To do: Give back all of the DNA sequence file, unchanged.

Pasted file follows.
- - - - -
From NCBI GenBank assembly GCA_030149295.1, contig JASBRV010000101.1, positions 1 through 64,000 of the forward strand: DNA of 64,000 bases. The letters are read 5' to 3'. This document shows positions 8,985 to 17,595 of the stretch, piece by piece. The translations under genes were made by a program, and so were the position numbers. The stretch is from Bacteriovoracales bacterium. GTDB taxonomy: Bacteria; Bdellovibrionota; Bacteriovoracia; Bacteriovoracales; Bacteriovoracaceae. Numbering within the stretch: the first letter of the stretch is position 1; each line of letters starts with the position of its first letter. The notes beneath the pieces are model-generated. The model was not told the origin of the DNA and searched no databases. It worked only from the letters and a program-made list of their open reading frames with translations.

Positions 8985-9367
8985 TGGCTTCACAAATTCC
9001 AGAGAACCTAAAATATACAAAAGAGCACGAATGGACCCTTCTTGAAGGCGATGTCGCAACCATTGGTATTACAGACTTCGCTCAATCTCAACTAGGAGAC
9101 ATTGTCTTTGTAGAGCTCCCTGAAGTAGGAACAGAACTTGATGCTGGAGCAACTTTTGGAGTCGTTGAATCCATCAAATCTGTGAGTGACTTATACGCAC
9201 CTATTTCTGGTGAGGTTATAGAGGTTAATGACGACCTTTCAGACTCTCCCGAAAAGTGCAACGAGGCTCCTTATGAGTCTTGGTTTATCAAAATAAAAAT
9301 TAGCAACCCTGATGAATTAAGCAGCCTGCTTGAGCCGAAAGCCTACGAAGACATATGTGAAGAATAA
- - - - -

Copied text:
From NCBI GenBank assembly GCA_030149295.1, contig JASBRV010000101.1, positions 1 through 64,000 of the forward strand: DNA of 64,000 bases. The letters are read 5' to 3'. This document shows positions 8,985 to 17,595 of the stretch, piece by piece. The translations under genes were made by a program, and so were the position numbers. The stretch is from Bacteriovoracales bacterium. GTDB taxonomy: Bacteria; Bdellovibrionota; Bacteriovoracia; Bacteriovoracales; Bacteriovoracaceae. Numbering within the stretch: the first letter of the stretch is position 1; each line of letters starts with the position of its first letter. The notes beneath the pieces are model-generated. The model was not told the origin of the DNA and searched no databases. It worked only from the letters and a program-made list of their open reading frames with translations.

Positions 8985-9367
8985 TGGCTTCACAAATTCC
9001 AGAGAACCTAAAATATACAAAAGAGCACGAATGGACCCTTCTTGAAGGCGATGTCGCAACCATTGGTATTACAGACTTCGCTCAATCTCAACTAGGAGAC
9101 ATTGTCTTTGTAGAGCTCCCTGAAGTAGGAACAGAACTTGATGCTGGAGCAACTTTTGGAGTCGTTGAATCCATCAAATCTGTGAGTGACTTATACGCAC
9201 CTATTTCTGGTGAGGTTATAGAGGTTAATGACGACCTTTCAGACTCTCCCGAAAAGTGCAACGAGGCTCCTTATGAGTCTTGGTTTATCAAAATAAAAAT
9301 TAGCAACCCTGATGAATTAAGCAGCCTGCTTGAGCCGAAAGCCTACGAAGACATATGTGAAGAATAA